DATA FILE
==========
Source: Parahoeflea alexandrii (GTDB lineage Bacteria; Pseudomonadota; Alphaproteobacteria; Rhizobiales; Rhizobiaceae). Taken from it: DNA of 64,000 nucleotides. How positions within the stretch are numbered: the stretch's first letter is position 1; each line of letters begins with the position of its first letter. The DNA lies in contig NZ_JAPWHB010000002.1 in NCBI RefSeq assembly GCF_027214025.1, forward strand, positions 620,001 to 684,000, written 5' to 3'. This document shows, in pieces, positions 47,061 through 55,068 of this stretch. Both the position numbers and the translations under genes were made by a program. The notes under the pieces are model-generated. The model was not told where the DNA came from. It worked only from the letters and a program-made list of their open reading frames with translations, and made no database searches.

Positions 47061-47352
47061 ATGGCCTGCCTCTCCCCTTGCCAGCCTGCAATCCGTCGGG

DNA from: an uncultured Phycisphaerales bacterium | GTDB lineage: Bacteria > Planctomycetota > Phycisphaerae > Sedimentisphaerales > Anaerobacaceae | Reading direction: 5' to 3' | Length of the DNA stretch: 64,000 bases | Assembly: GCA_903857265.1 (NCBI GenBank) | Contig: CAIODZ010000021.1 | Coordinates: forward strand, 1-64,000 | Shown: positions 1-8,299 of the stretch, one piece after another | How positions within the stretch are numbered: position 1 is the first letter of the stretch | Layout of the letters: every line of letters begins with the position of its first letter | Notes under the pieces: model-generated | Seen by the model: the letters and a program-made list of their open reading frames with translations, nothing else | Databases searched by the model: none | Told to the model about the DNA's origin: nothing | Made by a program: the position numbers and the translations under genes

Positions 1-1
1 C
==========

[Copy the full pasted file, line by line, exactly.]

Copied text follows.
Source: Parahoeflea alexandrii (GTDB lineage Bacteria; Pseudomonadota; Alphaproteobacteria; Rhizobiales; Rhizobiaceae). Taken from it: DNA of 64,000 nucleotides. How positions within the stretch are numbered: the stretch's first letter is position 1; each line of letters begins with the position of its first letter. The DNA lies in contig NZ_JAPWHB010000002.1 in NCBI RefSeq assembly GCF_027214025.1, forward strand, positions 620,001 to 684,000, written 5' to 3'. This document shows, in pieces, positions 47,061 through 55,068 of this stretch. Both the position numbers and the translations under genes were made by a program. The notes under the pieces are model-generated. The model was not told where the DNA came from. It worked only from the letters and a program-made list of their open reading frames with translations, and made no database searches.

Positions 47061-47352
47061 ATGGCCTGCCTCTCCCCTTGCCAGCCTGCAATCCGTCGGG

DNA from: an uncultured Phycisphaerales bacterium | GTDB lineage: Bacteria > Planctomycetota > Phycisphaerae > Sedimentisphaerales > Anaerobacaceae | Reading direction: 5' to 3' | Length of the DNA stretch: 64,000 bases | Assembly: GCA_903857265.1 (NCBI GenBank) | Contig: CAIODZ010000021.1 | Coordinates: forward strand, 1-64,000 | Shown: positions 1-8,299 of the stretch, one piece after another | How positions within the stretch are numbered: position 1 is the first letter of the stretch | Layout of the letters: every line of letters begins with the position of its first letter | Notes under the pieces: model-generated | Seen by the model: the letters and a program-made list of their open reading frames with translations, nothing else | Databases searched by the model: none | Told to the model about the DNA's origin: nothing | Made by a program: the position numbers and the translations under genes

Positions 1-1
1 C